I can't speak for every phone but on my iPhone, yes, it's so maps can be downloaded; and there are offline maps apps that will let you use it for navigation without a data connection. I use just such an app with topo maps for hiking.

What would I need to do to be able to have my smartphone's GPS working when I am abroad without data roaming?

In Tokyo I used a different offline maps app from the app store that would let me select a map region and detail level and download maps [from the hotel's wifi] before I headed out.
posted by ftm at 7:12 AM on September 4, 2012

As well as everything other folks have mentioned, the maps on your phone are likely to be more up to date. You will at least be getting the most recent data that the provider has, rather than whatever was on the device when it was sold.
posted by emilyw at 7:13 AM on September 4, 2012

The other difference between standalone and cellphone GPS is antenna size. A standalone GPS with a good WAAS fix will be within 5m uncertainty of the actual location. An iPhone GPS may claim the 5m uncertainty, but is often more like 50m. When mapping for OpenStreetMap, I can use my iPhone for rough location, but if I really need to know where something is, I bring along my Garmin.

If your device is supported, you can get free OSM Maps for it. These will be much more up to date (in some places at least) than anything Google or Bing has.
posted by scruss at 7:18 AM on September 4, 2012 [1 favorite]

Here is a practical example. Earlier this summer I took a trip to Sequoia and King's Canyon National Park. We had very spotty cell coverage at the southern entrance to the parks. So spotty that the phone was essentially useless and thus its mapping capability was useless. In the parks there was similarly no coverage and leaving the park to go to Fresno we saw almost no coverage until we got out of the mountains.

With that said, my handheld GPS unit that I purchased before my smartphone worked properly and reliably the entire time. The map and business data is going on 4 years old now so that can't be completely relied upon but in the grand scheme of things it works out just fine.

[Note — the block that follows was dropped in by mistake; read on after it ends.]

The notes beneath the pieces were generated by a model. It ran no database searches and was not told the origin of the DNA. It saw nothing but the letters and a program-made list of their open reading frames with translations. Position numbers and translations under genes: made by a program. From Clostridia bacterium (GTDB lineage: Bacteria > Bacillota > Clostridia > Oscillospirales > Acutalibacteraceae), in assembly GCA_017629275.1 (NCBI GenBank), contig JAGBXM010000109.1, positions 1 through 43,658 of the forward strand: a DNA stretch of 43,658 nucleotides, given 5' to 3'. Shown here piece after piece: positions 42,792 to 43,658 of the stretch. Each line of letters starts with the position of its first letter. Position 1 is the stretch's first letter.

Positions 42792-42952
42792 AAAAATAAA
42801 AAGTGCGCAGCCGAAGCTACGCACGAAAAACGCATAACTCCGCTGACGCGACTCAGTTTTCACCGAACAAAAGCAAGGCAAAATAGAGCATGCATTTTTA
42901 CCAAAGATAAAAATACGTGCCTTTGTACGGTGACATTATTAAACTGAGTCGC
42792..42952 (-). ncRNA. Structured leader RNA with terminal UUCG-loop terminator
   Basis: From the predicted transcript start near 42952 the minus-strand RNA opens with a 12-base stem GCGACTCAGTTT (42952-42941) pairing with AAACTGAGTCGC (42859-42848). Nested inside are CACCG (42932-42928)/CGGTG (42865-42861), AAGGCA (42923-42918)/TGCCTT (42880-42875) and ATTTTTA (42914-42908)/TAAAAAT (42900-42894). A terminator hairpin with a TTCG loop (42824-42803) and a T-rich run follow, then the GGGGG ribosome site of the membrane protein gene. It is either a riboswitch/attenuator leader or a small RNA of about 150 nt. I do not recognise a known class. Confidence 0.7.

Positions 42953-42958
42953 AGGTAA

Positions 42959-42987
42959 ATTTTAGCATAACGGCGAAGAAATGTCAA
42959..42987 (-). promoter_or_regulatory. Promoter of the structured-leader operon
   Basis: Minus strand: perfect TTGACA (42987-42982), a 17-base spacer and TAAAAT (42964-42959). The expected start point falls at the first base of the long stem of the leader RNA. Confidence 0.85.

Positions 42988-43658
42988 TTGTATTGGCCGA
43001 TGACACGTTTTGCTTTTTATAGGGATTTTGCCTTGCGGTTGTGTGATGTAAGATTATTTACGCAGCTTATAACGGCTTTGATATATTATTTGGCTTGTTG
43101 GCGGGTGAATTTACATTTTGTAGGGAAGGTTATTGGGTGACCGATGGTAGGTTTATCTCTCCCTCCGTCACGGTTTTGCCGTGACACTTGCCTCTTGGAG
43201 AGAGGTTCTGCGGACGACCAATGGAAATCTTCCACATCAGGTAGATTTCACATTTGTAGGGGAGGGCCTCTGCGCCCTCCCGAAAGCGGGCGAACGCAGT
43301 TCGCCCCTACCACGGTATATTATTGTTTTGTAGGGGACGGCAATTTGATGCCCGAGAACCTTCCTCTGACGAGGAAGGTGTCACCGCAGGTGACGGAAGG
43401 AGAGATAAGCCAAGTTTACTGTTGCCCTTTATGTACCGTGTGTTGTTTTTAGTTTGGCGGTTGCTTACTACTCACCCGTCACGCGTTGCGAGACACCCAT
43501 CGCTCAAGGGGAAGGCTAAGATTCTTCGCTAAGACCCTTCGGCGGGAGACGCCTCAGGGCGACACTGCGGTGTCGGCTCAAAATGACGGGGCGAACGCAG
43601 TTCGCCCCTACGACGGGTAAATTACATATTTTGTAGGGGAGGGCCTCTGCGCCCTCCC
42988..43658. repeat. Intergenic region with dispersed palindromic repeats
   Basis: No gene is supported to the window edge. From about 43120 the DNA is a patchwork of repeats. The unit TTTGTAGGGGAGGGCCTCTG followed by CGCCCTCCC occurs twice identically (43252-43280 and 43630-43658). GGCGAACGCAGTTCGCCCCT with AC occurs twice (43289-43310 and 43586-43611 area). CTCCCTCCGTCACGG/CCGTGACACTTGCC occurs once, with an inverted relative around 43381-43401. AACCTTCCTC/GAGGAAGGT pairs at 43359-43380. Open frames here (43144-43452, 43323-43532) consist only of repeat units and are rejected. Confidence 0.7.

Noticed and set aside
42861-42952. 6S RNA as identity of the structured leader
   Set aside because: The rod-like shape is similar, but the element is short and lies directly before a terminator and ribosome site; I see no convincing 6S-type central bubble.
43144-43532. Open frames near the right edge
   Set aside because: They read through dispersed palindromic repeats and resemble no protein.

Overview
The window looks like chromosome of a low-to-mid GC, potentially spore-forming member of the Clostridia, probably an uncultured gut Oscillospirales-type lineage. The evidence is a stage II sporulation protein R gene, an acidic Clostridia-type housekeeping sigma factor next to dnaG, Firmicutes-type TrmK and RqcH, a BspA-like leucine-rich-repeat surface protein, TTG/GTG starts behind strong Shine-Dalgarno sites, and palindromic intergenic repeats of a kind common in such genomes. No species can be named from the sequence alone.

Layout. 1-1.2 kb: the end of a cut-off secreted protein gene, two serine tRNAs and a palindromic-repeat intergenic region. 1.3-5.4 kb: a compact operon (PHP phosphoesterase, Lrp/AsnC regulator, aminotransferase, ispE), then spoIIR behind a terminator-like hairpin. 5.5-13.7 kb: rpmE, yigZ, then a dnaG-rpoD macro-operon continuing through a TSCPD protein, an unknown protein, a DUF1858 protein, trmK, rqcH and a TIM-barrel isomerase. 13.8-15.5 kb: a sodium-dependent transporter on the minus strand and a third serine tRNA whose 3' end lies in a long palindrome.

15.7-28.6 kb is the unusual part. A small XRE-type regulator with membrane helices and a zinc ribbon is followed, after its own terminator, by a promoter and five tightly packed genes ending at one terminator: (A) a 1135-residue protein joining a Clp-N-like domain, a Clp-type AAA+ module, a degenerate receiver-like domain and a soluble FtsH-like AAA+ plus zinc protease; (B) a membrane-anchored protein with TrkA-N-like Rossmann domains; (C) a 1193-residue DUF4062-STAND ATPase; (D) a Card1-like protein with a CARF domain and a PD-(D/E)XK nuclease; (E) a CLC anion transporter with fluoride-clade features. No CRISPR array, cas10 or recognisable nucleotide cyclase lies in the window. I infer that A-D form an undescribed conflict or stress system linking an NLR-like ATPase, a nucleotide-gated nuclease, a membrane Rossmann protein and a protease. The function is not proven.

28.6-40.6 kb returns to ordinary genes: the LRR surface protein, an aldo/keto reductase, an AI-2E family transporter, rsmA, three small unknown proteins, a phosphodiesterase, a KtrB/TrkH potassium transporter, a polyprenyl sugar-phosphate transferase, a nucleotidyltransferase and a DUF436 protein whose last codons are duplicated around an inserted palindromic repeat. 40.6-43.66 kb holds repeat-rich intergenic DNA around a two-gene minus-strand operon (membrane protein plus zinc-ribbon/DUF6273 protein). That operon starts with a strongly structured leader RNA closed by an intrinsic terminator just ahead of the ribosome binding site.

posted by mmascolino at 7:42 AM on September 4, 2012 [1 favorite]

I spent a couple of weeks in London with no data plan recently and I used offline Google Maps on my Android smartphone. It worked great, except it used up the battery so fast. I had to be really careful. I assume that a standalone GPS is better at this kind of thing - I know my Garmin GPS training watch will last for a good ten hours.
posted by mskyle at 7:46 AM on September 4, 2012

iPhone if it matters

It does in this case. The Google Navigate/Maps apps are considerably better than any standalone GPS makers' software, Garmin or Tomtom or whomever in my experience (I have had to use many for my day job). This is one thing Android phones do extraordinarily well.
posted by bonehead at 8:01 AM on September 4, 2012

Nokia Maps can all be downloaded ahead of time for free for any country. I've used this on their Symbian devices without a data connection.

Frustratingly their Windows Phone based devices seem to require a data connection to use the Maps application fully, even though the maps data is local.
posted by Gomez_in_the_South at 8:21 AM on September 4, 2012

To answer the question more directly: some, but not all smartphones will require a data connection for the maps to be loaded. The longer battery life would be one of the advantages of a standalone devices, as already mentioned.
posted by Gomez_in_the_South at 8:25 AM on September 4, 2012

From a different perspective, it's interesting to note that a standalone GPS (either one for a car or a handheld one for hiking) is a "true" GPS and the one on your phone is almost definitely a assisted GPS (or A-GPS). A combination of antenna size (as scruss alludes to), power limitations, and a desire for cell phones to operate very fast, results in cell phones needing assistance from (or worse, requiring) cell phone towers to provide the GPS ephemeris and almanac that a "true" GPS would directly receive from the satellites to provide the "first fix" for positioning. I am not aware of any smartphone that uses a "true" GPS (ie, not A-GPS), but that does not mean they do not exist.

The advantages for smartphones are that they can much faster than a "true" GPS (due to receiving the ephemeris/almanac faster) and can conceivably lock to satellites in a worse signal environment than a "true" GPS (since the smartphone only needs to "hear" a local cell phone tower rather than a satellite to download the ephemeris/almanac).

The disadvantages for smartphones is that your privacy is compromised - just using the assisted GPS (even with downloaded maps) indicates to your provider that you are around a certain area. Conceivably, the provider could even roughly triangulate your position by monitoring the received signal strength from multiple cell phone towers that are within range of you. In addition, if the A-GPS is badly designed, it might be unable to download the GPS ephemeris/almanac without the cell tower assistance. As a result, you might not be able to use the A-GPS if you are in the middle of nowhere (ie, hiking). I've heard of this happening in cheaper smart phones, but only as an anecdote (ie, take it with a grain of salt).
posted by saeculorum at 8:43 AM on September 4, 2012 [1 favorite]